May the fun begin


Tim Dixon
 

Given I am banned for like life from TRF, I thought I may be able to do a few build posts here. I have finally started to assemble my Cherokee-N. The goal is to fly it at Airfest in September. Parts have been laying around for 5-plus years starting back here: 7.74X Cherokee N (Is there a mechanical engineer in the house?). After considering more than a half dozen construction options, I have settled on the "Lego" approach where piece parts will be transported and final assembly done at the launch site as Bill Good did/does with his AGM-78 Standard Arm.


Jonathan Sivier
 

Cool. I look forward to hearing more about it as you make progress.

Chris, how large is your largest Cherokee upscale?

Jonathan

P.S. The rocket you left at GARLO a couple of years ago is orange and blue as you thought. Actually it is orange around the fins fading to white in the middle and then very light blue for the upper portion of the rocket. I'll try to remember to bring it the next time I'm over that way. JES


On 12/26/2020 8:56 PM, Tim Dixon wrote:
Given I am banned for like life from TRF, I thought I may be able to do a few build posts here. I have finally started to assemble my Cherokee-N. The goal is to fly it at Airfest in September. Parts have been laying around for 5-plus years starting back here: 7.74X Cherokee N (Is there a mechanical engineer in the house?) <https://urldefense.com/v3/__https://www.rocketryforum.com/threads/7-74x-cherokee-n-is-there-a-mechanical-engineer-in-the-house.68686/__;!!DZ3fjg!qNSYmvdXsFZ5HPPipcDJ31hZWIT5Yqxhi3KwKRvUHrFgAxMxk7xFGPKxK_7VF3sg_A$>. After considering more than a half dozen construction options, I have settled on the "Lego" approach where piece parts will be transported and final assembly done at the launch site as Bill Good did/does with his AGM-78 Standard Arm.


Tim Dixon
 

Jonathan,

You mean this one? If so, I'd love to get it back!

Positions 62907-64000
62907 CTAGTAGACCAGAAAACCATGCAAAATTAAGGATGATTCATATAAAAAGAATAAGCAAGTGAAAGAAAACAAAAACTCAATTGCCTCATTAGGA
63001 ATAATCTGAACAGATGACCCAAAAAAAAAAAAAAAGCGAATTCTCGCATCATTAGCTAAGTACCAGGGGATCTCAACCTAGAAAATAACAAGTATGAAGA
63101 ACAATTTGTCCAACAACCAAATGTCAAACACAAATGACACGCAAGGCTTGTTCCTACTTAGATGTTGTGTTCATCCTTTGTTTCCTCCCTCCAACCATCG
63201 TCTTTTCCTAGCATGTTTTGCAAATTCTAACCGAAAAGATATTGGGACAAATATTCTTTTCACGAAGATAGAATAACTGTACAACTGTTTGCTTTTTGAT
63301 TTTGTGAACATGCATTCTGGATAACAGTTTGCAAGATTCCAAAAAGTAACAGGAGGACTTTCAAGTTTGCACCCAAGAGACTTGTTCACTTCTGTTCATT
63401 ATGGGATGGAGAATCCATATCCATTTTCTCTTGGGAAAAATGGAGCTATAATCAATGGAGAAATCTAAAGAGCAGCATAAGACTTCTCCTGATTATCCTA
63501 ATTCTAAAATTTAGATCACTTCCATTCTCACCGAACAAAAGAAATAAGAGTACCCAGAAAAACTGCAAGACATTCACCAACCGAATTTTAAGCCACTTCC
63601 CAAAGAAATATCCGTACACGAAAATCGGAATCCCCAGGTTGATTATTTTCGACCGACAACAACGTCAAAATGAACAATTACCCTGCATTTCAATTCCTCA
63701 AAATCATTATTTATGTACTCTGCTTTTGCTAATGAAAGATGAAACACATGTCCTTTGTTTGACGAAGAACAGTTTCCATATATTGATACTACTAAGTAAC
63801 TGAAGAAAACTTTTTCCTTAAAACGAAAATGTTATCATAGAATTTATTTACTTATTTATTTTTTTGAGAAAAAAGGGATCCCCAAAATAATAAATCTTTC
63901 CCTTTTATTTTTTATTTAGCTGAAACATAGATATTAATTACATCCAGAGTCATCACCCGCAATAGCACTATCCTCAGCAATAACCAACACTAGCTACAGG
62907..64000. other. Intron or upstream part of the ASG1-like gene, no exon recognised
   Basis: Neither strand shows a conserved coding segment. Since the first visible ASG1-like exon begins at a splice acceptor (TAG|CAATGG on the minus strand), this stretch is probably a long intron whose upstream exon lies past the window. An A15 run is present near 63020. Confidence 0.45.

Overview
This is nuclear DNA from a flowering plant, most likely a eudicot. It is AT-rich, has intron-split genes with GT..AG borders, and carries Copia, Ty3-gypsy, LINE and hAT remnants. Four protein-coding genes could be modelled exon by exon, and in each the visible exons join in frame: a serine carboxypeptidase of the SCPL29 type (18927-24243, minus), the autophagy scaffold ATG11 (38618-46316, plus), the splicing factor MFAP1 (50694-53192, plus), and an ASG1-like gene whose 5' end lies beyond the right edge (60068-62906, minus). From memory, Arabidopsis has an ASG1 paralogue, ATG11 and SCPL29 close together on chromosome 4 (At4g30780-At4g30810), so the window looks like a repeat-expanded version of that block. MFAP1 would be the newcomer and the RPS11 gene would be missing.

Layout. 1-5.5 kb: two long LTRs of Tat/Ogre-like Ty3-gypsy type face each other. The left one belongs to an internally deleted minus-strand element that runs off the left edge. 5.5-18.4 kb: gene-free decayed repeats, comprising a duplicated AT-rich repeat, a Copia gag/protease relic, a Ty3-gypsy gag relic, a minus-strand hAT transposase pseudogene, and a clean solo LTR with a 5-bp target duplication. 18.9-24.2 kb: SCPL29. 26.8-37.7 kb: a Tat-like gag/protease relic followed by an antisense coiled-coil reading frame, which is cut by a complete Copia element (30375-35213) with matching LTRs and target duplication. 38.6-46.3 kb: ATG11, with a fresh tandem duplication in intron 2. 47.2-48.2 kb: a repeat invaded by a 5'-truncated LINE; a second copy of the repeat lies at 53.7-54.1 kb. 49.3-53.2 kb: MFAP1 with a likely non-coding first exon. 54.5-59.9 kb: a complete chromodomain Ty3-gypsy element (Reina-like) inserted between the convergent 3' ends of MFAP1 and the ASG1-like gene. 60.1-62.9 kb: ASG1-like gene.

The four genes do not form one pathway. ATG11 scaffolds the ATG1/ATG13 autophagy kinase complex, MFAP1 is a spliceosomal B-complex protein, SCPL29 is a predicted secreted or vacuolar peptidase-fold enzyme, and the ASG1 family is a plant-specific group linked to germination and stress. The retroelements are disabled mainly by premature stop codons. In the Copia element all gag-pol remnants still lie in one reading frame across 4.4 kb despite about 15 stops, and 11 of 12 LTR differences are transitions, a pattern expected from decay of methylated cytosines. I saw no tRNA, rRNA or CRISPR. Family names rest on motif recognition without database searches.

-Tim


Christopher Deem
 

My largest is 4 inches in diameter.



Sent from my Galaxy


-------- Original message --------
From: Jonathan Sivier <jsivier@...>
Date: 12/26/20 9:07 PM (GMT-06:00)
To: cia-rocketry@groups.io
Subject: Re: [cia-rocketry] May the fun begin

Cool. I look forward to hearing more about it as you make progress.

Chris, how large is your largest Cherokee upscale?

Jonathan

P.S. The rocket you left at GARLO a couple of years ago is orange and blue as you thought. Actually it is orange around the fins fading to white in the middle and then very light blue for the upper portion of the rocket. I'll try to remember to bring it the next time I'm over that way. JES

On 12/26/2020 8:56 PM, Tim Dixon wrote:
Given I am banned for like life from TRF, I thought I may be able to do a few build posts here. I have finally started to assemble my Cherokee-N. The goal is to fly it at Airfest in September. Parts have been laying around for 5-plus years starting back here: 7.74X Cherokee N (Is there a mechanical engineer in the house?) <https://urldefense.com/v3/__https://www.rocketryforum.com/threads/7-74x-cherokee-n-is-there-a-mechanical-engineer-in-the-house.68686/__;!!DZ3fjg!qNSYmvdXsFZ5HPPipcDJ31hZWIT5Yqxhi3KwKRvUHrFgAxMxk7xFGPKxK_7VF3sg_A$>. After considering more than a half dozen construction options, I have settled on the "Lego" approach where piece parts will be transported and final assembly done at the launch site as Bill Good did/does with his AGM-78 Standard Arm.